The Latimer Alcestis Press archive contains the publisher’s copies of the Alcestis Press books. Stevens had inscribed Ideas of Order, published in August 1935, to Latimer and written out by hand on the inside cover his poem, “The Pleasure of Merely Circulating.” The archive also contains Stevens’s handwritten copy of his poem “The Weeping Burgher,” which he had inscribed to Latimer. There is also the signed manuscript of an unpublished poem of Stevens’s which he had playfully titled “The Guide of Alcestis,” a slight reworking of an older unpublished poem of his.
Latimer published a second book of Stevens in the fall of 1936, Owl’s Clover. Another finely printed, extravagantly priced limited edition (costing $7.50, the equivalent of well over a hundred dollars today), ironically, it was Stevens’s effort to grapple more directly with the dislocation caused by the Great Depression.
Latimer’s letters to Stevens no longer exist. Some scholars believe that Stevens’s wife Elsie destroyed them after his death. Others have thought that they were simply discarded by Stevens’s employer, The Hartford Insurance Company. Whatever the truth, precisely how Latimer managed to stimulate Stevens to carry on their correspondence and to rejuvenate his desire to write will never be fully understood.
Latimer reached out to Williams in the fall of 1934 soliciting work for the “Alcestis” quarterly and proposing that Latimer publish a book of Williams’s poems. Apparently, Williams did not seem to realize in the least that Latimer and Leippert, who had invited him to assist in editing the “Lion and Crown,” were in fact one and the same person.
After some initial hesitation, Williams delivered the manuscript for An Early Martyr and Other Poems in the spring of 1935 and it was published that September. He was deeply grateful to Latimer for the opportunity to start publishing his poetry again in book form. In a letter included in the Alcestis archive from May of that year, Williams wrote to Latimer, “I am looking forward to the appearance of my book of poems with as much enthusiasm as I ever experienced over any publication of my work in the past. I am deeply indebted to you for what you are doing.”
Not long after “An Early Martyr” appeared, Williams began preparing a second book for the Alcestis Press, Adam and Eve and the City, which was published in the spring of 1936. In the volume, Williams began exploring in depth the themes that would ultimately result in his five-volume magnum opus Paterson, which he began publishing ten years later through the imprint of another young publisher, James Laughlin, founder of New Directions.
It was not until he was reviewing the galleys for Adam and Eve and the City that Williams seems to have realized that Latimer and Leippert were the same person. This thunderbolt resulted in a frantic letter to Stevens, who replied to him with great equanimity: “Dear Sherlock Holmes: Many thanks. I agree that there is something wrong in the woodpile. But that is what people are like… After all, if we go along with him knowing about the woodpile, we are no worse off than going along with almost anybody else.”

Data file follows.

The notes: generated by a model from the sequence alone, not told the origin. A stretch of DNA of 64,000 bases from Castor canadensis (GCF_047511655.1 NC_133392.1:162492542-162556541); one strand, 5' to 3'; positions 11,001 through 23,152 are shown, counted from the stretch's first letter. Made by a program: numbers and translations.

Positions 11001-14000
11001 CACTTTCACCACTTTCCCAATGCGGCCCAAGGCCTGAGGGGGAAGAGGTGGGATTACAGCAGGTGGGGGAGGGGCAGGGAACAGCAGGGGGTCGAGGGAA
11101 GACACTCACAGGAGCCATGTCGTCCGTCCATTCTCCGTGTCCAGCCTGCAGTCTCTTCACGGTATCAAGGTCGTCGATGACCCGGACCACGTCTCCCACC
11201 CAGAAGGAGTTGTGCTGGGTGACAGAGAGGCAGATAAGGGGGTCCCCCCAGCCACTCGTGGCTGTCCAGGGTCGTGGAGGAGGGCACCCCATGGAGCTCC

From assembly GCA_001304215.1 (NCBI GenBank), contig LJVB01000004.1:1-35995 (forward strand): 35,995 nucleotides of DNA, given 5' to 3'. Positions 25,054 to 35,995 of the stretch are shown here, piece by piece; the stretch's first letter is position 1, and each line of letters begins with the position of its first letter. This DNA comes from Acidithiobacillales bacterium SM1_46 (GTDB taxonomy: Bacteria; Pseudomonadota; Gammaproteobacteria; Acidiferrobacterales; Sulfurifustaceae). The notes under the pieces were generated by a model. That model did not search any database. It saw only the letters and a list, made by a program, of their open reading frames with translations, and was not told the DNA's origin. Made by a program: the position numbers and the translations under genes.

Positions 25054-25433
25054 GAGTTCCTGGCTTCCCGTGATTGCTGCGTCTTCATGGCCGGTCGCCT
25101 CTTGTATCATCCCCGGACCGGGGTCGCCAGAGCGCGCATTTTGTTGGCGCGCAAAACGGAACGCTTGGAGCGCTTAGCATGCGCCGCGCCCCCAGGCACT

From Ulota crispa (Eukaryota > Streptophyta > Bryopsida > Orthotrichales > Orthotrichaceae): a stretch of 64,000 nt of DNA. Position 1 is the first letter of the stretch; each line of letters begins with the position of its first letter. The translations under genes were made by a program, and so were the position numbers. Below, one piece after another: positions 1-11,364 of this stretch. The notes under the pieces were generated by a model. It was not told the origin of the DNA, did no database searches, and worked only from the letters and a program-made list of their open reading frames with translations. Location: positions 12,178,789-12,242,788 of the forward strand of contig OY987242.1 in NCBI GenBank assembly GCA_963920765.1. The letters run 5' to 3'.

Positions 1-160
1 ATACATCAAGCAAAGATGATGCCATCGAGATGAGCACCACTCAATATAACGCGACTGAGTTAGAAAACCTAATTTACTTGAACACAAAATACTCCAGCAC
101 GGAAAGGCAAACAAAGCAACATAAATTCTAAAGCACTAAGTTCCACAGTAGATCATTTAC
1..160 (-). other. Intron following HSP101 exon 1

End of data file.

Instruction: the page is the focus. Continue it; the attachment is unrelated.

What Stevens and Williams didn’t know was that during the period of their involvement with Latimer, while he was putting out four issues of the “Alcestis” journal, publishing not only their four books but a half dozen other ones, and hosting parties for Williams and Marianne Moore, he had taken orders as a novitiate at a monastery in upstate New York, gotten engaged to a woman in Albany, New York, and was living with a succession of men in Greenwich Village. One enduring mystery that has never been satisfactorily explained is where Latimer got the money to finance his publishing efforts or his lifestyle during this period; he was a recent college graduate whose family did not have the means to subsidize his publishing career. And yet, he published some of the finest editions of poetry books of the era.
Latimer pressed both Stevens and Williams to allow him to publish a volume of their collected poems. Each sidestepped the request, realizing the economic reality that Latimer would not be able to carry off such a project. Stevens’s known correspondence with Latimer ends in mid-1938. In the last known letter from Stevens to Latimer, there is a tone of almost wistful regret by Stevens that, “I cannot believe that I have done anything of real importance.” Williams’s letters to Latimer carried on for a few more months, when he finally ended any discussion of a possible new book with Latimer.
The Alcestis Press ended in 1938 and Latimer disappeared from the literary world, going to Japan to become a Buddhist monk, returning to the United States just a few months before Pearl Harbor, becoming an Episcopal priest, living in New Jersey, Sante Fe, and Florida, and finally dying alone in a church in Sarasota in 1964, possibly by suicide, at the age of 55. Somehow, during World War II, he ended up in California with two books in his possession published by Wallace Stevens through a small press long after any known association that he had with Stevens or Williams had ended.
Had he stayed in contact with Stevens? If not, how had he come to own these books shortly after their publication? The mystery of Latimer continues.